0
1 In Books

The Institute Book Review

As I’ve previously mentioned on the blog, Stephen King is one of the few writers that Jay and I both love. Just recently we each compared our Top Five Stephen King books. In our home, we’re amassing an impressive collection of his books and short stories. So, you can imagine we were both thrilled when his new release, The Institute, showed up at our door! A huge thank you to Scribner Books for sending an advanced copy my way. We decided to buddy read The Institute and share both of our book reviews. It’s a two for one deal today with The Institute book review!

*I earn a small commission if you purchase this book through the links included in this post at no extra cost to you. Thank you for supporting my book blog!

Summary of The Institute:

The Institute is a chilling depiction of how believing in a means to an end can have horrific consequences. One night in suburban Minneapolis, Luke Ellis is kidnapped and his parents are murdered. He’s taken to The Institute, a secret complex that hosts children with telekinetic and telepathic abilities. The kids are subject to inhumane testing and brutal punishment if they refuse to cooperate. As Luke’s friends start to disappear to the Back Half of the building, he realizes he must do whatever it takes to escape before his fate is decided as well. Release Date – September 10, 2019

Rachel’s Book Review of The Institute:

Stephen King is possibly best known for his terrifying novels full of nightmarish creatures, but there’s nothing supernaturally scary in The Institute. The only horrors are the treatment of the children and the suspense of whether Luke will manage successfully escape. King’s writing brings you directly into Luke’s thoughts and feelings, so when he was first struck by one of the caretakers, I felt the shock and disbelief as astutely as if I myself had been slapped. Although it seems impossible in theory that a place such as the Institute could exist, all the logistical details, coverups, and mindsets of the employees feel real. That was the scariest thing about this novel – wondering if something like this could happen.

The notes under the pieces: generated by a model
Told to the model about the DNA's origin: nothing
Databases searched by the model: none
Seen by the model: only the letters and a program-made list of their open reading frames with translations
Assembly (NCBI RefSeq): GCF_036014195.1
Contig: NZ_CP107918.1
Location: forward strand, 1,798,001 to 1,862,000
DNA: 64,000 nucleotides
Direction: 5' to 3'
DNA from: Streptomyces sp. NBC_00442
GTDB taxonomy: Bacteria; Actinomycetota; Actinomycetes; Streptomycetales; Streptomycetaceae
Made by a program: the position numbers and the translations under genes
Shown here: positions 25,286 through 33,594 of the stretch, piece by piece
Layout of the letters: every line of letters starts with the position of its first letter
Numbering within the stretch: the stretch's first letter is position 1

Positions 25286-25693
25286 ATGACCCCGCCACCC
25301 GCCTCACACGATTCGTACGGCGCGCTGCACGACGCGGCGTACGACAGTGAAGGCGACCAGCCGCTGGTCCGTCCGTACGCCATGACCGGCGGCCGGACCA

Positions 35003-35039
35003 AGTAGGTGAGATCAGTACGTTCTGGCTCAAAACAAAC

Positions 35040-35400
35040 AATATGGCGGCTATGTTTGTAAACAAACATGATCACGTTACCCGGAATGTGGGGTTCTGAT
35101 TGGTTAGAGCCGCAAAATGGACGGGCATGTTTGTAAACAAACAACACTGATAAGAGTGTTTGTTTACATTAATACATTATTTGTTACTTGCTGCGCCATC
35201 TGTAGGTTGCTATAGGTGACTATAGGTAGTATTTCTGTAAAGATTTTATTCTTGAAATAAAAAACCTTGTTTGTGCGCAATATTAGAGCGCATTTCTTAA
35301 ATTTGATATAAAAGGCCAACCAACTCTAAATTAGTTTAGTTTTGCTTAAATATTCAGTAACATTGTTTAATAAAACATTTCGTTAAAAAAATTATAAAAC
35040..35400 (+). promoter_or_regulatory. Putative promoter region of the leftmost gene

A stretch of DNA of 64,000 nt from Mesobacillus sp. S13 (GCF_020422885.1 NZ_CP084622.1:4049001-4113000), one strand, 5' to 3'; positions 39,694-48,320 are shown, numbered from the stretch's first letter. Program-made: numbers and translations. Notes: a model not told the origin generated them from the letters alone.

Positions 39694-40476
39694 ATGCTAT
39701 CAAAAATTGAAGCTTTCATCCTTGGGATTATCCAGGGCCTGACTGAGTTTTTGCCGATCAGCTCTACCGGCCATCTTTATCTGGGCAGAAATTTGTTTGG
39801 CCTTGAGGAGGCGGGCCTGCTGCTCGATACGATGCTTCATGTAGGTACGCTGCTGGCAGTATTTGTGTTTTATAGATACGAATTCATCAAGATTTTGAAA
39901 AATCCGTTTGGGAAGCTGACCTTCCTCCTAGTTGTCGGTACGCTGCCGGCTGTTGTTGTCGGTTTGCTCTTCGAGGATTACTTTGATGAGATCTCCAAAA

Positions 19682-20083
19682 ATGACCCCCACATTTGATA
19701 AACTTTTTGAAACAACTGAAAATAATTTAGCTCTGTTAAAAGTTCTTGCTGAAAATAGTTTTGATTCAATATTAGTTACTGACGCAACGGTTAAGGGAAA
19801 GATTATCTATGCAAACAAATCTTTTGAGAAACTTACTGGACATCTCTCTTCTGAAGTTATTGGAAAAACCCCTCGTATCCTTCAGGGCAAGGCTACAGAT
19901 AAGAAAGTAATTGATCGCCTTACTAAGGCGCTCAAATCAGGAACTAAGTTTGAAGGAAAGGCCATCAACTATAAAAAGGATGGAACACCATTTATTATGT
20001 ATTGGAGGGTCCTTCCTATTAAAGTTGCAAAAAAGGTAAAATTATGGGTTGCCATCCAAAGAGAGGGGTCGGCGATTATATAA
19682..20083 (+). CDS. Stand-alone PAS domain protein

Another strength of this book is King’s ability to write children. Most of the story is told from Luke’s perspective and King captures a twelve year old’s emotions, thoughts, and reactions like no other. To make this task even more difficult, he adds in Luke’s exceptional intelligence and perfectly balances Luke’s childlike experiences with his brilliant mind. Since the book less than 600 pages, King also keeps the plot moving at a brisk pace, which is not always the case in his other novels. The second half in particular will keep you flipping through the pages to discover the ultimate fate of the kids.

My only minor complaint was the inclusion of a few jabs at President Trump. They felt unnecessary and petty and didn’t contribute anything to the plot. When it happened, it was the only time I felt jarred out of the story and back into real life. I might just be getting tired of seeing political opinions inserted everywhere these days.

Undoubtedly though, this will go down as one of my favorite Stephen King books! It’s essentially an extremely well-written and compelling thriller with a touch of the supernatural. Appealing for Stephen King’s devoted fans as well as those who aren’t usually drawn to his books.

Jason’s Book Review of The Institute:

The first question most people ask about Stephen King’s books is, “Well, is the ending any good?” For The Institute, the short answer is yes. The ending comes together nicely; it makes sense and it feels pretty complete. The very, very end I didn’t care for as much but it didn’t ruin the story for me.